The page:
The Cygnus NG-11 unmanned cargo spacecraft, which is named Roger Chaffee after the astronaut killed in the 1967 Apollo 1 fire, was launched into a low Earth orbit on its way to the International Space Station (ISS) from the Mid-Atlantic Regional Spaceport (MARS) based at Wallops Island, Virginia.  The launch took place on an Antares 230 rocket at 2023 GMT on 17 April 2019.

The sign points the way: Antares 230 rocket launches Cygnus NG-11 (Roger Chaffee) on its way to the International Space Station. Courtesy: Northrop Grumman

Also on the rocket were 13 other satellites which were released from four CSD 3U dispensers on the second stage of Antares rocket second stage a few minutes after it ended its burn.

These were: the SASSI-2 3U-cubesat for the University of Illinois studying how satellites form forms bow shock waves in the very thin atmosphere in low Earth orbit, and twelve experimental “Thinsats” from NearSpaceLaunch for the Virginia Commercial Space Flight Authority. They consist of long but narrow spacecraft consisting of 0.11 m x 0.11 m x 0.01 m Thinsat case units connected together by connecting solar panel “ribbons” and varied in overall stretched out length according to types between 1.3 and 2.7 m.

The Cygnus NG-11’s main role is to act as a disposable supply vessel for the ISS. As such, it flew to the vicinity of the station and was then grappled by the space station’s SSRMS robot arm at 0929 GMT on 19 April and fully “berthed” onto the Unity nadir port at circa 1130 GMT (all times from Jonathan McDowell).

The Cygnus had other satellites (and their dispensers) aboard which are designed to be released from the International Space Station’s JEM module.  These include three 1U CubeSats (and their JAXA J-SSOD dispenser) all built by Kyushu Institute of Technology (KIT): Uguisu (for KIT itself), Raavana-1 for the Arthur C. Clarke Institute for Modern Technologies, and the Nepalisat-1 for the Nepal Academy of Space Technology.

Two other dispensers – both from Nanoracks – were carried by the Cygnus NG-11 spacecraft.

The NRSCD-6 which will be delivered into the ISS itself will be used for satellite deployment from the ISS JEM module.  It is carrying the VCC collaboration between the universities concerned plus Hampton University, three 1U CubeSat spacecraft are being carried to examine decay rates for three different satellites.  The VCC A (Aeternitas)  for the Old Dominion University, VCC B (Libertas)  for the University of Virginia, and VCC C (Ceres) for Virginia Polytechnic Institute (Virgina Tech).

In addition it is carrying:  the 1U CubeSat KRAKsat for AGH University, Krakow, Poland, which will test a new ferrofluid attitude control system,  Swiatowid – a Polish 2U CubeSat for SatRevolution testing out a 4.7m resolution imager, and the IOD-1 GEMS Space Applications Catapult Space centre at Harwell, England. It uses a Clydespace-built 3U CubeSat and will test a passive microwave weather sensor supplied by the UK/US Orbital Micro Systems firm with its UK base at Harwell.And finally, EntrySat is a space debris re-entry test 2U CubeSat for Institut superieur de l’aeronautique et de l’espace in Toulouse, France.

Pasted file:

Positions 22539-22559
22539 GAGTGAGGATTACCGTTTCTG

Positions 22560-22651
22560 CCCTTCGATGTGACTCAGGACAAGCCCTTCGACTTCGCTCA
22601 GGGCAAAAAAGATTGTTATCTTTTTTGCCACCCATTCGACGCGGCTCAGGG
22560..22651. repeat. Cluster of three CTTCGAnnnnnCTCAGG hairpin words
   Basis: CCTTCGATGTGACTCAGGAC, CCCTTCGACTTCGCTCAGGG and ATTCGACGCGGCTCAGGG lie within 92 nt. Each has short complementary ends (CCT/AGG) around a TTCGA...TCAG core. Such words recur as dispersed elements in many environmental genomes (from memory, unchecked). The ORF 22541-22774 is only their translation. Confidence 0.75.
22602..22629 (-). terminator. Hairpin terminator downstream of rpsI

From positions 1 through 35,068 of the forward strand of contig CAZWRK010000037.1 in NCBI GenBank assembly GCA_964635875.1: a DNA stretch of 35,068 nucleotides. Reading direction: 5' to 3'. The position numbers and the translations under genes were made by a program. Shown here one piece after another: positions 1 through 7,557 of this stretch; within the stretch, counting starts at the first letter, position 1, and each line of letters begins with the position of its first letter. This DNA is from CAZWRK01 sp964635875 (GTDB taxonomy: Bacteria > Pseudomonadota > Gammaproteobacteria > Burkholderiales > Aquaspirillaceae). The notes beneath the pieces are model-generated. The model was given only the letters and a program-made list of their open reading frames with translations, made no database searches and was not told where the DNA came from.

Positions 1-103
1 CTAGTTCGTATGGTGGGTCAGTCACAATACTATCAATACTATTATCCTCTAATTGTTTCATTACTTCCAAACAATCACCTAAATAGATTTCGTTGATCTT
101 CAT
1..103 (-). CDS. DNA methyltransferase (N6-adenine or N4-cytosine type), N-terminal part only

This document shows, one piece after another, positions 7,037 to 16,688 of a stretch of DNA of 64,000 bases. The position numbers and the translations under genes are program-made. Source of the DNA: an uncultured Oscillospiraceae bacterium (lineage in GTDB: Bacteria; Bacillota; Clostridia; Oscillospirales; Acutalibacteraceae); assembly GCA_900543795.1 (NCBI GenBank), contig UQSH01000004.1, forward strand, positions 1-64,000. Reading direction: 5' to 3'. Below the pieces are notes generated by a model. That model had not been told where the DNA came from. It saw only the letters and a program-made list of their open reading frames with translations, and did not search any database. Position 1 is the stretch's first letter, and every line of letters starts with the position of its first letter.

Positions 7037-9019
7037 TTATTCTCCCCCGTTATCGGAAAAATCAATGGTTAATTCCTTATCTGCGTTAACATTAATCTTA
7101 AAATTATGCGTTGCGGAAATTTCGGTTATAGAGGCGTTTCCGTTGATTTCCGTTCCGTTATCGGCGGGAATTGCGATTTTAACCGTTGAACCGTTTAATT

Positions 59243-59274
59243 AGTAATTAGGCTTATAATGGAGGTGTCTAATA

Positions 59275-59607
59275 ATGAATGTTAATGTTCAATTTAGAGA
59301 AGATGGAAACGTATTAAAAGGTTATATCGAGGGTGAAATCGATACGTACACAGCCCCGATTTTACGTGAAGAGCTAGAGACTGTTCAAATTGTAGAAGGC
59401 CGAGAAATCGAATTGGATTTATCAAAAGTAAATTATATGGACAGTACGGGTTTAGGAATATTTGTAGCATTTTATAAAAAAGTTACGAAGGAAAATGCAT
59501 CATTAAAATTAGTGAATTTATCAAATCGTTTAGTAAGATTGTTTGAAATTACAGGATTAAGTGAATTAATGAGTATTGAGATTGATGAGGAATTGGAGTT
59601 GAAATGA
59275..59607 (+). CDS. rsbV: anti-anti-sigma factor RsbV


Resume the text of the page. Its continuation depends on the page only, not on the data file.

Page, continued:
The other nanoracks dispenser is the  NRCSD-E which is to remain attached to the Cygnus spacecraft so that the satellites can be delivered after undocking from the ISS.  The satellites to be released will be the Aerospace Corp’s Aerocube 10A 1.5U CubeSat which is acting as a carrier spacecraft for cloud of radar targets called AC-10a Probe 01 to 29 and will also act as a target optical beacon for Aerocube 10B 1.5U CubeSat which is designed to measure radiation flux and which also carries a steam thruster for testing as it inspects its sister spacecraft.

The Seeker spacecraft is a 3U CubeSat from NASA’s Johnson space centre which itself will be an inspection satellite for the Cygnus NG-11 carrier spacecraft. Kenobi is actually a 3U payload which remains attached to Cygnus to act as a data relay for Seeker.

There will be another deployment device – SEOPS LLC Slingshot – which will be attached onto the Cygnus NG-11 while it is docked to the ISS. It will release CubeSats.  But they have yet to arrive on the ISS via  Dragon cargo launch.










Finally, the  system will be attached to the Chaffee before it 
departs ISS, and will deploy further cubesats whose identities have not yet been
revealed. These cubesats will be delivered to ISS on the next Dragon.